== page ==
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The Journal of English Language and Literature , Vol.64, No.1, 117 ~ 134, 2018
Yorick’s “besoin de Voyager”: Mobility and Sympathy in Laurence Sterne’s Sentimental Journey
Ja Yun Choi
This article examines Laurence Sterne’s Sentimental Journey in the context of eighteenth-century British travel literature. While literary critics generally read Sterne’s work as a sentimental novel, contemporary readers initially interpreted the text as a travel narrative. It is my argument that travel writing, particularly the motion entailed in travelling, plays a significant role in Sterne’s critical examination of sympathy and its cultural function during this period. By narrating in great detail his narrator Yorick’s mobility and the effects it has on his sentimental encounters, Sterne illustrates how sympathy is not only difficult to activate and therefore requires added stimulation in the form of motion, but also does not necessarily result in charitable actions, a moral failure that is dramatized by the literal distance Yorick maintains from the objects of his sympathy. Calling to mind the figurative distance that constitutes an integral part of Adam Smith’s formulation of sympathy in The Theory of Moral Sentiments, the distance Yorick establishes through his travels indicates sympathy’s failure to bridge the emotional and socioeconomic distance between individuals, thereby highlighting sympathy’s limitations as a moral instrument. I argue that by using Yorick’s repeated acts of sympathy to explore the problems of sentimentalism, Sterne both draws from and innovates the tradition of employing imaginary voyages to engage in philosophical inquiries.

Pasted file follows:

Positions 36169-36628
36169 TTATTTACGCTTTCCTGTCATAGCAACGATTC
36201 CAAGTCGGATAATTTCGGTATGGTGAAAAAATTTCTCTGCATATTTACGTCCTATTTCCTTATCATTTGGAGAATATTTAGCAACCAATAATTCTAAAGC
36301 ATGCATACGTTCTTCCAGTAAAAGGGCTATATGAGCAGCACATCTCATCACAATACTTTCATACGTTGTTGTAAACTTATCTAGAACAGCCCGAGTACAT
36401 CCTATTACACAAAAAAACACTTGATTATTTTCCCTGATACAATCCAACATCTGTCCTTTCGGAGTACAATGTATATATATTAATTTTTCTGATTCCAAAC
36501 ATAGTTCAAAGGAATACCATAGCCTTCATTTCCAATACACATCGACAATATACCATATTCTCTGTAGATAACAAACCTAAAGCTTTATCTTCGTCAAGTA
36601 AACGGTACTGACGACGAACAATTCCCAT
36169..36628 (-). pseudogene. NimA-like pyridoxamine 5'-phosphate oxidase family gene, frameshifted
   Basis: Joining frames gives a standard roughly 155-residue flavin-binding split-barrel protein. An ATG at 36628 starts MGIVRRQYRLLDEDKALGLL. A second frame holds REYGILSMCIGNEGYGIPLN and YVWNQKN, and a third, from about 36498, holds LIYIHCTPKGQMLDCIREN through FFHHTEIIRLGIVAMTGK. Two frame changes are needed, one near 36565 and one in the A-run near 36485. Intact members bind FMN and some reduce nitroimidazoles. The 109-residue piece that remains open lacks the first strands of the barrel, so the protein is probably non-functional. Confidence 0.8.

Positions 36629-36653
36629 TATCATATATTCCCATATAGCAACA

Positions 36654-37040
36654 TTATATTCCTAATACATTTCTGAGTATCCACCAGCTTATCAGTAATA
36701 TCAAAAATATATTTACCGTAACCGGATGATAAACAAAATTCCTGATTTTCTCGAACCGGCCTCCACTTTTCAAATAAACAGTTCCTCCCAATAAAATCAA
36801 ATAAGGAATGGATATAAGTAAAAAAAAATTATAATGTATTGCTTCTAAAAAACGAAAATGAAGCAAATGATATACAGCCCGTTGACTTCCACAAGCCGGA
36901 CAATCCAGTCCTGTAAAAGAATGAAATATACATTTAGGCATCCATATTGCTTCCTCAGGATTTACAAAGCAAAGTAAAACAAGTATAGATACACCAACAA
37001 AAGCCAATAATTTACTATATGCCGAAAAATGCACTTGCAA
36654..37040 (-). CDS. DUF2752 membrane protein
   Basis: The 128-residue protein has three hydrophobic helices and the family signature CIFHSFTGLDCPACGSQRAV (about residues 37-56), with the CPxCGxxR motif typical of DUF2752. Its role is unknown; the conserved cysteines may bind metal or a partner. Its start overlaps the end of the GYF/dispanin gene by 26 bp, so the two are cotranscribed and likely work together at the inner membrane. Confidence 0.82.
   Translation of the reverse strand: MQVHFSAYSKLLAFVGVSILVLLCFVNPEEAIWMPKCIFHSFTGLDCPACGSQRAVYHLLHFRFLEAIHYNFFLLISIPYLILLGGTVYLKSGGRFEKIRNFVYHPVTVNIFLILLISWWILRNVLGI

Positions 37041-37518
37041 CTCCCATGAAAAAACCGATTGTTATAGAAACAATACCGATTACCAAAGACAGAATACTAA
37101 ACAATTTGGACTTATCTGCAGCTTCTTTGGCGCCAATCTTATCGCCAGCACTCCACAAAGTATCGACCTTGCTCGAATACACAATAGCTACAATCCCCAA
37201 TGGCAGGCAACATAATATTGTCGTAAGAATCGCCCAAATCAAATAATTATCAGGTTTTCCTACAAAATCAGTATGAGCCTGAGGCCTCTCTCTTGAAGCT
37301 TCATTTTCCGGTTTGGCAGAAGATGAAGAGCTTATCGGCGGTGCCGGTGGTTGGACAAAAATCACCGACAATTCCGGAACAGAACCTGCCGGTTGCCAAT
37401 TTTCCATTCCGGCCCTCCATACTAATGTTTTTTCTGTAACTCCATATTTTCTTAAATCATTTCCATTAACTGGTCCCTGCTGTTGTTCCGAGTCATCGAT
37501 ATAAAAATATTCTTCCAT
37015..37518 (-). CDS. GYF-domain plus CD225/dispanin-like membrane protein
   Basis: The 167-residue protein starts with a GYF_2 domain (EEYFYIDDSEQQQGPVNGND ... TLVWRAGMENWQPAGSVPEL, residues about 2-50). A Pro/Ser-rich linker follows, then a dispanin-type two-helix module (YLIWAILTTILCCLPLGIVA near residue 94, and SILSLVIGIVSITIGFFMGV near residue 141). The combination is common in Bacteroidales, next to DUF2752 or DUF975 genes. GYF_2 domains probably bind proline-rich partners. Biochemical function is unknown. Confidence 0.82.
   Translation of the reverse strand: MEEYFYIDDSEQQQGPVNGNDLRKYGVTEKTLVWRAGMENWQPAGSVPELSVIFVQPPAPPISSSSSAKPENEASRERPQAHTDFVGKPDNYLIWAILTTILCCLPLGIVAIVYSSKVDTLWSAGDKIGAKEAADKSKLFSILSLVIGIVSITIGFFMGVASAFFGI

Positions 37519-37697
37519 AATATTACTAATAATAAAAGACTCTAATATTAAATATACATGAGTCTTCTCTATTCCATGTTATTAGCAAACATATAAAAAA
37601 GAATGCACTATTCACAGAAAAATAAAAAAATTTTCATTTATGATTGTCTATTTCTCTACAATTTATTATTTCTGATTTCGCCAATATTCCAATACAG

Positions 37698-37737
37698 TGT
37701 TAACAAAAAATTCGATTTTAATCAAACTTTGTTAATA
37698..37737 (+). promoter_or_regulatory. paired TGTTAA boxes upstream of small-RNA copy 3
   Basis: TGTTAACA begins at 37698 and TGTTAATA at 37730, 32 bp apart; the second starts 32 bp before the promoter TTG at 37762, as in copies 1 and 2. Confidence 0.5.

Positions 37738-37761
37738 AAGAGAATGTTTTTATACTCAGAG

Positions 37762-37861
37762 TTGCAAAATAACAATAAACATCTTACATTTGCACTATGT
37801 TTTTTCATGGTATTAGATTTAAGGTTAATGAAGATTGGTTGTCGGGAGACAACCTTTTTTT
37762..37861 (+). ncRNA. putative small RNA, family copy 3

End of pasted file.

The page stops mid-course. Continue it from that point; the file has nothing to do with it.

Key Words
Laurence Sterne, A Sentimental Journey, travel literature, mobility, sympathy
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